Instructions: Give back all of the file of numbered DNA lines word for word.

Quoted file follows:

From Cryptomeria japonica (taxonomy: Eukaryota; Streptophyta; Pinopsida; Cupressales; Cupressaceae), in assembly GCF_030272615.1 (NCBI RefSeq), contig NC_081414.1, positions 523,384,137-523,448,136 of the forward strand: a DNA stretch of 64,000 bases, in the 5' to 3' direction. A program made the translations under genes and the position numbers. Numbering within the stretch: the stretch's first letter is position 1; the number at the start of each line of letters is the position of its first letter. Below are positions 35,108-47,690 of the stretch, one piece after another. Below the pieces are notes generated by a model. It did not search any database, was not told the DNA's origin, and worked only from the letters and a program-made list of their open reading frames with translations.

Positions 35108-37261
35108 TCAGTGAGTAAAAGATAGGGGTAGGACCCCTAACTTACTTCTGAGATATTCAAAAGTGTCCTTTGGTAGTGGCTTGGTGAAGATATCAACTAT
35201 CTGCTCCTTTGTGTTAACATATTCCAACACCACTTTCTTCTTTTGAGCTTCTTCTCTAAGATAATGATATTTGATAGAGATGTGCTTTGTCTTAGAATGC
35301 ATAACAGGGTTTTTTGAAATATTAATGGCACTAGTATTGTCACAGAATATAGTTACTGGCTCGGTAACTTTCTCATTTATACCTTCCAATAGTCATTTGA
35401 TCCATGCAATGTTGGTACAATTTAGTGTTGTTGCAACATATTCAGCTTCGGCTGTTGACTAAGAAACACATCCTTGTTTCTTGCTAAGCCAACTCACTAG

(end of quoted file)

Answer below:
From Cryptomeria japonica (taxonomy: Eukaryota; Streptophyta; Pinopsida; Cupressales; Cupressaceae), in assembly GCF_030272615.1 (NCBI RefSeq), contig NC_081414.1, positions 523,384,137-523,448,136 of the forward strand: a DNA stretch of 64,000 bases, in the 5' to 3' direction. A program made the translations under genes and the position numbers. Numbering within the stretch: the stretch's first letter is position 1; the number at the start of each line of letters is the position of its first letter. Below are positions 35,108-47,690 of the stretch, one piece after another. Below the pieces are notes generated by a model. It did not search any database, was not told the DNA's origin, and worked only from the letters and a program-made list of their open reading frames with translations.

Positions 35108-37261
35108 TCAGTGAGTAAAAGATAGGGGTAGGACCCCTAACTTACTTCTGAGATATTCAAAAGTGTCCTTTGGTAGTGGCTTGGTGAAGATATCAACTAT
35201 CTGCTCCTTTGTGTTAACATATTCCAACACCACTTTCTTCTTTTGAGCTTCTTCTCTAAGATAATGATATTTGATAGAGATGTGCTTTGTCTTAGAATGC
35301 ATAACAGGGTTTTTTGAAATATTAATGGCACTAGTATTGTCACAGAATATAGTTACTGGCTCGGTAACTTTCTCATTTATACCTTCCAATAGTCATTTGA
35401 TCCATGCAATGTTGGTACAATTTAGTGTTGTTGCAACATATTCAGCTTCGGCTGTTGACTAAGAAACACATCCTTGTTTCTTGCTAAGCCAACTCACTAG